Sunday, June 28, 2015

Double Loser - Part II

I wrote about political violence being a losing a proposition for those who could not control the narrative (or "spin" to use a more contemporary phrase) of their violence. I had written this in the aftermath of the riots in Ferguson, Missouri and Baltimore where legitimate grievances over police brutality or local government using the poor as ATMs for their coffers would be obscured by burned-out stores and overturned police cars.

Well, if anyone had the phrase "Born to Lose" tattooed across his white face its Dylann Roof. He provided another example of political violence being a loser for those marked by history as losers with his terroristic massacre of nine black Christians in church in Charleston, S.C.

White Southerners, like the Irish and black Americans too, have suffered the bulk of defeats in U.S. history, often times because game is rigged against them but also sometimes through their own mistakes. The mistake Roof made was not to hide his tracks. Unlike another young, white mass killer Adam Lanza, Roof not only didn't destroy all his computer searches (and kill himself) to leave nothing behind but mystery for those wondering about his motives. Instead, he left behind a big fat manifesto and pictures of himself with a Confederate and other white-supremacist flags and burning a U.S flag to make sure his motives were quite clear. Had such things not existed, Roof could have copped a insanity plea given the evidence of his drug use. Instead he'll be remembered as a killer with cause and perhaps the one who drove old Dixie down.

For as we saw this past week, there was no way in the world Roof was going to be able to control his narrative and nor would those who still defend the Confederacy with something more than just remembrance. No, Roof smashed all that to itsy-bitsy pieces committing what he thought was an act of war. The church he targeted, how he planned the attack and the reasons he did so were all calculated for effect. The madness only lies in what he thought he could accomplish. But as Roof himself said, everyone else in white supremacy chat rooms and website just talk and fantasize. Roof actually did what they've always wanted to do but didn't have the guts to do it.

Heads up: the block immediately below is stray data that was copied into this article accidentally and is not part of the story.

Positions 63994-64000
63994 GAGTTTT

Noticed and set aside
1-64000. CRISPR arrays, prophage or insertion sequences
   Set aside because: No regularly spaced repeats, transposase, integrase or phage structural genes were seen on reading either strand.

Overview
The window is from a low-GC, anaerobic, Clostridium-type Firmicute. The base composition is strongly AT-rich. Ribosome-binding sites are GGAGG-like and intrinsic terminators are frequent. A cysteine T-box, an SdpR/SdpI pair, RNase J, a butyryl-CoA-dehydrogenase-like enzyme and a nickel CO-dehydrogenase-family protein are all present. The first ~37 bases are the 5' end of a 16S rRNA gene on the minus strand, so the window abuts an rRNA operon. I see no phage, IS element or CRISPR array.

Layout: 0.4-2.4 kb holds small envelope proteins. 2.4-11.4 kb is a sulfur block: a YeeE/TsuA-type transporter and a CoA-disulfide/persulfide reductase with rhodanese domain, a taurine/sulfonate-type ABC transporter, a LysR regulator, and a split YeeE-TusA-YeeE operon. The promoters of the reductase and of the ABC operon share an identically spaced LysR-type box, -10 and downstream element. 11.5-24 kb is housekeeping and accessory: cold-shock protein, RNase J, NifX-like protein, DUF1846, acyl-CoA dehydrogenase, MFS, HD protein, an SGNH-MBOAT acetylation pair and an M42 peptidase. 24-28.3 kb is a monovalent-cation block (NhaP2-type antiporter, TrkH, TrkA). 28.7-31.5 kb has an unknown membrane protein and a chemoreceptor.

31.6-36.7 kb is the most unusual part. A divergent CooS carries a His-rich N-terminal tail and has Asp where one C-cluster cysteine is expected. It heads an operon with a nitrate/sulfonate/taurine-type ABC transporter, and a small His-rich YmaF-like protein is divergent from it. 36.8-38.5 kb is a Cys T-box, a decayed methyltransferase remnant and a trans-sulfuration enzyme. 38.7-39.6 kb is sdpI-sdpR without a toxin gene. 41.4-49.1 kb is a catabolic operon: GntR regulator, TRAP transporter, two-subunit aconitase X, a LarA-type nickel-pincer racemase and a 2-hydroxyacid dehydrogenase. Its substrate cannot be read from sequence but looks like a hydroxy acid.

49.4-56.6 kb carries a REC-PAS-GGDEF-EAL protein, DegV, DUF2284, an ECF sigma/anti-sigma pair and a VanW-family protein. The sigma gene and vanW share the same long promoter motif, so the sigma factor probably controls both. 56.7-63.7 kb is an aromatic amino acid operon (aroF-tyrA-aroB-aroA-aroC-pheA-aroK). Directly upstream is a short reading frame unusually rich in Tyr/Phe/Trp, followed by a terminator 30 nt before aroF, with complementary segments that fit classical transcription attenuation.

Still, he almost didn't either. He took almost an hour before he came to his moment of decision, It was probably an agonizing hour trying to decide who he really was. Was he a killer? Could he kill these "nice" people just attending a weekly Bible study that goes on at churches all over the country? What did they ever do to him as individual? Nothing. But it was at that point Roof lost his individuality, his own judgement, morality and conscience. Instead he became what he thought was a soldier in some mass army out there on Stormfront of the CCC. Maybe he thought he was one of those Confederates in uniform back in 1861 and this was his Ft. Sumter.  Whatever he thought he was at that moment it was better than what he was: an unemployed, drug-addicted, transient with a rap sheet living in his car or a friend's trailer. Maybe he wanted to impress his new online friends and not punk out when the moment came to make the charge into history, who knows? Yet, like the loser he is, instead of Ft. Sumter what he got was Pickett's Charge, the gallant but doomed attack of a people trying to reject modernity.